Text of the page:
The thing that drove Pete Hames into retirement was the never-ending nagging from his dad. "Don't stand there and tell me you don't feel like racing," Don Hames would growl, bending over so he could jaw at his son nose to nose. "Don't you want to win? No? No? Then you're wasting your time. And you're sure wasting mine." Nag, nag, nag. Finally, Pete just up and retired, walked away from motorcycle racing. He was five years old at the time.
That was in the summer of 1970. Pete had a Yamaha 60, a little bitty bike only about this high. At top speed, maybe 30 mph, it sounded as if it was powered by a gang of angry bumblebees. His dad had bought it when Pete was four—please note that Pete hadn't asked for it—and had plopped the kid down on it and sent him out on scrambles over hills and through gulches and in dirt-track races at places like Cycle Park and Indian Dunes near Los Angeles. The tots would roar around and around and around in a waist-high cloud of dust for perhaps four miles per event. There were horrendous skids and crashes. Some of the children would get up gamely and go on; some would dissolve into muddy tears of frustration and call for their mothers.
There were then—and are right now—hundreds of kiddies in just this situation in California and elsewhere around the country, tots in tailored leather racing suits and heavy crash helmets that look like big bubbles on the kids' heads and wobble loosely, forever slipping down over their eyes. They ride scaled-down motorcycles—real motorcycles, all right, but miniaturized. Most of the children are the victims of the Little League-parent syndrome carried to its farthest reach: Don Hames would push Pete out into the races and then stand around the infield with the other dads, drinking cans of beer from their coolers and telling each other outrageous lies about how their kid's bike was pure stock, right off the showroom floor, nothing added. Not true, of course. The daddies were secretly tweaking those little engines; hell, these guys would hop up toy Lionel trains. The prizes at stake were trophies, most of them teacup-size. But if a kid didn't win one, dad took it personally.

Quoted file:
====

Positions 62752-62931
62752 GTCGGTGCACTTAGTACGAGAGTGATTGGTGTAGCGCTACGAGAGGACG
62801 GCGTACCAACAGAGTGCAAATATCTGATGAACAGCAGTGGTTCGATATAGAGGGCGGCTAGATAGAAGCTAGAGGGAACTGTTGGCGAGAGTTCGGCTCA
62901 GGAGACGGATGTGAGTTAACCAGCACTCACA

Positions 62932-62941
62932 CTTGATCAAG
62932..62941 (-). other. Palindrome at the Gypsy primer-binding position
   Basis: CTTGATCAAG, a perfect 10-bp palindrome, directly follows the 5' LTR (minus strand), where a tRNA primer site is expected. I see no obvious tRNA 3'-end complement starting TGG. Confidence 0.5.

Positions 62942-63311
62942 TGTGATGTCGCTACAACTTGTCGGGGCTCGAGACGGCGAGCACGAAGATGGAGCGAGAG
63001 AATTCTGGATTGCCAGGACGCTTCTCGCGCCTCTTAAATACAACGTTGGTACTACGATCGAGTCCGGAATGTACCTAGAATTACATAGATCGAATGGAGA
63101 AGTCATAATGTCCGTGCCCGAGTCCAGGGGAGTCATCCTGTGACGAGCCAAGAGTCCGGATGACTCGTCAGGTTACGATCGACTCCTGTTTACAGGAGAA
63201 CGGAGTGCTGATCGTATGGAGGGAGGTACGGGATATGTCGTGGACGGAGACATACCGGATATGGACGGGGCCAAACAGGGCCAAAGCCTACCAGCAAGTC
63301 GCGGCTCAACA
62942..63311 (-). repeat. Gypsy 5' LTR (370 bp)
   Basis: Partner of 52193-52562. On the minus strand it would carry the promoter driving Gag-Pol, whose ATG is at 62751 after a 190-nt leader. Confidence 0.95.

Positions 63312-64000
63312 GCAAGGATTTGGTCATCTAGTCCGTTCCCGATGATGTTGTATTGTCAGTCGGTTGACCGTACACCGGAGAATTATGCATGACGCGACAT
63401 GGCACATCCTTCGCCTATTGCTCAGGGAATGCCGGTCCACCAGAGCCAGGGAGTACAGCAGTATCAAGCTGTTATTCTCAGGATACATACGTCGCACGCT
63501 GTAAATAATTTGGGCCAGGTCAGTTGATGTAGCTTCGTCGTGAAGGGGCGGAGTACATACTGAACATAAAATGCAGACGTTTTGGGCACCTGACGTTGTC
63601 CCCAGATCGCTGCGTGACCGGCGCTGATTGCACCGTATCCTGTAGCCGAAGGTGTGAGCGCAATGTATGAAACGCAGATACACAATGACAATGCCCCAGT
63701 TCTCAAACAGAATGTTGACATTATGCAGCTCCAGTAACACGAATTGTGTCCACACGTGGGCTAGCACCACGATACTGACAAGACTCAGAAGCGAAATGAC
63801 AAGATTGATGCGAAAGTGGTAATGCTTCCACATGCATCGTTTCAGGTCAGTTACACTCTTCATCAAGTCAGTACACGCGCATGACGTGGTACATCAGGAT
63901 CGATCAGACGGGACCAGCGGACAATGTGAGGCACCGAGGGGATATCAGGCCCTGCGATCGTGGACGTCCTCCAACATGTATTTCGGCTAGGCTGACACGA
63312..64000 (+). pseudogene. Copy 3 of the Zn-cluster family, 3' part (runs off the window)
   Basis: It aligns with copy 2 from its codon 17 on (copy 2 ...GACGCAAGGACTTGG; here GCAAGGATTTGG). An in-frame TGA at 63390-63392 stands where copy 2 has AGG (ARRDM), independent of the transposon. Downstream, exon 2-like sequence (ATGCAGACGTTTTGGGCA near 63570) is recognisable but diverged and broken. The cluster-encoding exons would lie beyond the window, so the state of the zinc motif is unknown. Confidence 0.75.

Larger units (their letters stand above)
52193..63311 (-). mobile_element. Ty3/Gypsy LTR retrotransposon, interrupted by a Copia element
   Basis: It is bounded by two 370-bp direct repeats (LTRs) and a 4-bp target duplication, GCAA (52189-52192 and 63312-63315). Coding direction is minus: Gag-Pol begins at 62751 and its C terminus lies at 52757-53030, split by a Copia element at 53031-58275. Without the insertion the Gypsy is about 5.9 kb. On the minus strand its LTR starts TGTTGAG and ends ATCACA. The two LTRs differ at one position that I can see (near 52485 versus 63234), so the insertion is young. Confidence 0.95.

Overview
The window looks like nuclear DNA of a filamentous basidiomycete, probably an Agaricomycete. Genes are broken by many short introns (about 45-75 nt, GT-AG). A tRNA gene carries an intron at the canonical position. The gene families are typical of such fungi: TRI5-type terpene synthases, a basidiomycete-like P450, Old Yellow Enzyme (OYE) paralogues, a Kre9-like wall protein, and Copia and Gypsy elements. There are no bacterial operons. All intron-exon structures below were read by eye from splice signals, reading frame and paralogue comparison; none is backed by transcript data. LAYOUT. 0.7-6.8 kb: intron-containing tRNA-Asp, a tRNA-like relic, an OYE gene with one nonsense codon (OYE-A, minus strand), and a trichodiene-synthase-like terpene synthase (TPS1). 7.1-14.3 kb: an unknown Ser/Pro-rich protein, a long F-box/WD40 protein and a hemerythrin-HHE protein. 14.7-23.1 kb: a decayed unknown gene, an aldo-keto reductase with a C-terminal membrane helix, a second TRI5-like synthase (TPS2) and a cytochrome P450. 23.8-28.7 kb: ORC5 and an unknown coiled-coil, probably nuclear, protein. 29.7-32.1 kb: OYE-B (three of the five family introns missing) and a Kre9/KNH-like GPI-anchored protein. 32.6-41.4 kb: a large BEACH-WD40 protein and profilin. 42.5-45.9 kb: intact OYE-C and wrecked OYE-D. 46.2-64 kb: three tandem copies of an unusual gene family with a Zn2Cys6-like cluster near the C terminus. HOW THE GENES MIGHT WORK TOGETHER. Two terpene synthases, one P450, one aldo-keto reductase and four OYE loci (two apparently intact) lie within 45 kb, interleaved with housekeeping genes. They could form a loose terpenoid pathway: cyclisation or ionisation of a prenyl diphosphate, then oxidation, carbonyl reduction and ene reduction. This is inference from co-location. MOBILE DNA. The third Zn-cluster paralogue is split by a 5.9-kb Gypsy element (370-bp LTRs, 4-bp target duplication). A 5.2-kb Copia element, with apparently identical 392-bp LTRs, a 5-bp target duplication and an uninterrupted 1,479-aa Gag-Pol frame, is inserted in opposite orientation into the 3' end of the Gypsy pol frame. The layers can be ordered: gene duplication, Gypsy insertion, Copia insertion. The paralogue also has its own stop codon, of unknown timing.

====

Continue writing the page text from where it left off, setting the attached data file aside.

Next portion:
Talk about an edgy family situation: In those days, Pete represented Don Hames's last chance to have fun. Don had been a motorcycle racer in his youth. "I was an also-ran," he says now, but he has always been crazy about the sport. Don and Jo Ann Hames had two girls before Pete came along, Dawn Dee, now 22, and Lisa, 19, and Don tried to turn them into racers, with no luck. He bought a minibike for Dawn Dee, which she rejected, and then bought her a real, expensive, quarter-midget race car, just like A.J. Foyt had as a kid. But Dawn Dee wasn't having any of it.
It wasn't until Don backed off and got hold of his emotions that the family tension dissipated. But then Pete had quit motorcycle racing and scampered off to play baseball and flag football—football, for God's sake, how embarrassing—but Don determinedly kept quiet about it. And then, when Pete was eight, Don bought the kid another present. One more try. It would be better this time, Don vowed, much more fun. No more nagging, no pressure. "Look at this, Pete," he said. "It's a new Honda XR75. And Daddy's going to hop it up."